Preston’s plush new market hall is set to take shoppers up-market, trading tripe and turnips for deli dishes and artisan breads.
And when the doors of the “glass box” open on February 12, the city council insists it will be an exciting new experience for customers and stallholders alike - both day and night.
“We are trying to introduce continental flair into Preston heritage,” said Adrian Phillips, the authority’s director of environment and the project lead.
“It will be a vibrant, food-led offer. We will be moving away from the traditional market that works from 8 until 4 to something that has a far longer day and meets modern retail requirements.”
The council and its contractors Conlon Construction proudly threw open the doors of the new building to the media yesterday to offer a flavour of what the market hall will look like when it starts trading in just under three months.
The vast structure, which only just fits underneath the larger of the city’s two refurbished canopies, will house up to 30 stalls, compared to the 70-plus in the old market hall next door.
At least three-quarters of the traders going into the new building will be selling food - butchers, bakers, fishmongers, cheese and fruit and veg.
On the corners there will be stalls for eating in or taking out, including Caribbean and possibly Asian. There will also be a craft beer bar run by the Guild Ale House on nearby Lancaster Road.
“This is going to be a wonderful place,” said Adrian Phillips. “The market canopies are Victorian engineering at its finest and we are bringing 21st century architecture that supports that.
“With coloured LED lighting in the roof of the canopy it will be spectacular both day and night.”
Michael Conlon, chairman of Conlon Construction, added: “Our aim as contractors has always been to turn into reality the client’s and architect’s dream. When we saw the drawings and what it was going to be like I thought it looked really good.
“In Altrincham the market was run down and 30 per cent of the shops in the town were shut. What the council did there by investing in their market has resulted in people flooding into the town centre. It has lifted all the shops around it.
“If this project can help the council here in raising the city in general and the local economy then it’s got to be a good thing.
“It’s been great for us to be involved in this and it’s fantastic that the city council has got a bit of vision.”
The new market hall was originally scheduled to open at the start of December. But traders asked to spend one final Christmas in the old market and so they will move across on February 12.
Demolition of the old market hall, built in 1973, is expected to start in the spring.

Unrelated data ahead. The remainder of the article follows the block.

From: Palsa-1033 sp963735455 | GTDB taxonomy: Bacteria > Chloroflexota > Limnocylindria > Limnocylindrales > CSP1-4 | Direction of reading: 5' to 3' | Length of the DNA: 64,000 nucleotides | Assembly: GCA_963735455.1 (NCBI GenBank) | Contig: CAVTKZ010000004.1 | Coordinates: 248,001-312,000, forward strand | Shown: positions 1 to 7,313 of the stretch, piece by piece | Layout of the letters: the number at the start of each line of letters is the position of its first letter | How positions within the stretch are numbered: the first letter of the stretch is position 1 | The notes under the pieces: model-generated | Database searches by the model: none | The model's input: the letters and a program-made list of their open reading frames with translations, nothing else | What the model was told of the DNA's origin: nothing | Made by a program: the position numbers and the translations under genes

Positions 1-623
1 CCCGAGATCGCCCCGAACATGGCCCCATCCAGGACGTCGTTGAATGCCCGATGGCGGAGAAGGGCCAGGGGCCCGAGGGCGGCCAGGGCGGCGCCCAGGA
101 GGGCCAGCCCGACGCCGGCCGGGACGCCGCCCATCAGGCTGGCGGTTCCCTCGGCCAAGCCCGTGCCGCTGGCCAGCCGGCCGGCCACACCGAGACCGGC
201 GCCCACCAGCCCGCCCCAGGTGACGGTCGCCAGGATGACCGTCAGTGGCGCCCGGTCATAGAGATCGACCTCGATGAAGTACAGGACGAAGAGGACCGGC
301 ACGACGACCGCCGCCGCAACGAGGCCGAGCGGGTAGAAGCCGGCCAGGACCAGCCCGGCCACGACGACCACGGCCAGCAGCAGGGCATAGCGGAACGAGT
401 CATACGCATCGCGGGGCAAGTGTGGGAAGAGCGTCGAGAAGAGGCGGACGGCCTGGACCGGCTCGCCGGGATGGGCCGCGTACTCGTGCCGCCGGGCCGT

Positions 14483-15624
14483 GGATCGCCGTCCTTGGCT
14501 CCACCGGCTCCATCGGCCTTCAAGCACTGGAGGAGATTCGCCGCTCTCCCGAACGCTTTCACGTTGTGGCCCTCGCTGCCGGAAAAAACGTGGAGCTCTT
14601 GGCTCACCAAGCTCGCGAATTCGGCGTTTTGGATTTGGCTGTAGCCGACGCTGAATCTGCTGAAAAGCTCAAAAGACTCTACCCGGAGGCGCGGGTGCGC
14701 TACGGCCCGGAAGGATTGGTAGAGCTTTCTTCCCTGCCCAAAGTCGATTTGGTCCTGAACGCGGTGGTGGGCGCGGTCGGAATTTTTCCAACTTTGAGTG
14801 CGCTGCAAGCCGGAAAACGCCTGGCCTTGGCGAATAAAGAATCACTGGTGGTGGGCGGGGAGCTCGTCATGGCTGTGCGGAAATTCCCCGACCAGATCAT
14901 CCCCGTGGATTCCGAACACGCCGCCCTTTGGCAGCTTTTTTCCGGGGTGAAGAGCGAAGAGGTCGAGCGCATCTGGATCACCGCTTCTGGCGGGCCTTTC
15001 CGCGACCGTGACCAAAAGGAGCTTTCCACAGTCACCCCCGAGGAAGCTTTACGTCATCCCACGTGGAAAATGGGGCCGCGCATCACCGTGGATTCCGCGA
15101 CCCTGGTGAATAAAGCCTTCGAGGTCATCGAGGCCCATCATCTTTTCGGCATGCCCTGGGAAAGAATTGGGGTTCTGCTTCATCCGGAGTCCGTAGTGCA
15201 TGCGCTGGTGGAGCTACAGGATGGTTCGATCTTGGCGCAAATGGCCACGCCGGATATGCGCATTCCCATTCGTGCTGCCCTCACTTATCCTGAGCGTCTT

Preston Council leader Peter Rankin was a proud man as he toured the city’s new market hall yesterday.
Even though all the stalls are not yet in place and there is plenty of work still to do, the man who pushed hard for a new state of the art building to replace the 44-year-old old indoor market admitted: “It’s fantastic.
“We wanted to get it right for the traders because we appreciate how good they are. It is a big move and so we have worked closely with them.
“We made a decision fairly early on about focusing on a food market. Originally we were thinking it would be all food, but then we changed that to 75 per cent.
“There will be different ranges of food, eating in and take out. For instance we have got a Caribbean business coming in.
“But obviously we also represent the council taxpayers and we have to get it right for them as well. This is all costing the best part of £5m and it is a big ambition for us as a council.
“There is a huge amount going on in the city centre and we are very keen to see this regeneration.
“The hotel in the old Post Office is coming on now and there are lots of other things happening. It’s an exciting time for Preston.”
ANOTHER JIGSAW PIECE
The new market hall is just one piece of a regeneration jigsaw which should leave Preston city centre looking as pretty as a picture in the next few years.
A new leisure complex is expected to be built next door once the old market hall and its multi-storey car park are demolished, starting in the spring.
Adjacent is an area called Starch House Square, in front of the Market Tavern, which is currently being reflagged and will be re-opening in February.
Both historic market canopies have been refurbished to return them to their former glory. And next door is the old Post Office which is currently being turned into a swish boutique hotel.
With the renovation of the city’s bus station, the building of a multi-million pound youth zone adjacent to it, the re-birth of the Guild Hall entertainment complex, the relaying of the entire length of Fishergate and part of Church Street and a project to upgrade the historic Winckley Square Gardens, Preston is undergoing its biggest transformation for almost half a century.